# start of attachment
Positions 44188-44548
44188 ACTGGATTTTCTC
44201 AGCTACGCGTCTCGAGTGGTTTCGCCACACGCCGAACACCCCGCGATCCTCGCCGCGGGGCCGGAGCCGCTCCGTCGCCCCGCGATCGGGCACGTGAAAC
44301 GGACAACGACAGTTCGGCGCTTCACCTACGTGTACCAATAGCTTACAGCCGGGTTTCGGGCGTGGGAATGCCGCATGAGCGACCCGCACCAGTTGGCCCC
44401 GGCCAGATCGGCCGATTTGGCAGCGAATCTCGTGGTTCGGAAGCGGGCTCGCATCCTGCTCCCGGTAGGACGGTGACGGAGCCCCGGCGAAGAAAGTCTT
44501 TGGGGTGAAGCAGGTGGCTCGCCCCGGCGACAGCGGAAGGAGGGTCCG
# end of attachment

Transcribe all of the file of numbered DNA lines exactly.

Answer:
Positions 44188-44548
44188 ACTGGATTTTCTC
44201 AGCTACGCGTCTCGAGTGGTTTCGCCACACGCCGAACACCCCGCGATCCTCGCCGCGGGGCCGGAGCCGCTCCGTCGCCCCGCGATCGGGCACGTGAAAC
44301 GGACAACGACAGTTCGGCGCTTCACCTACGTGTACCAATAGCTTACAGCCGGGTTTCGGGCGTGGGAATGCCGCATGAGCGACCCGCACCAGTTGGCCCC
44401 GGCCAGATCGGCCGATTTGGCAGCGAATCTCGTGGTTCGGAAGCGGGCTCGCATCCTGCTCCCGGTAGGACGGTGACGGAGCCCCGGCGAAGAAAGTCTT
44501 TGGGGTGAAGCAGGTGGCTCGCCCCGGCGACAGCGGAAGGAGGGTCCG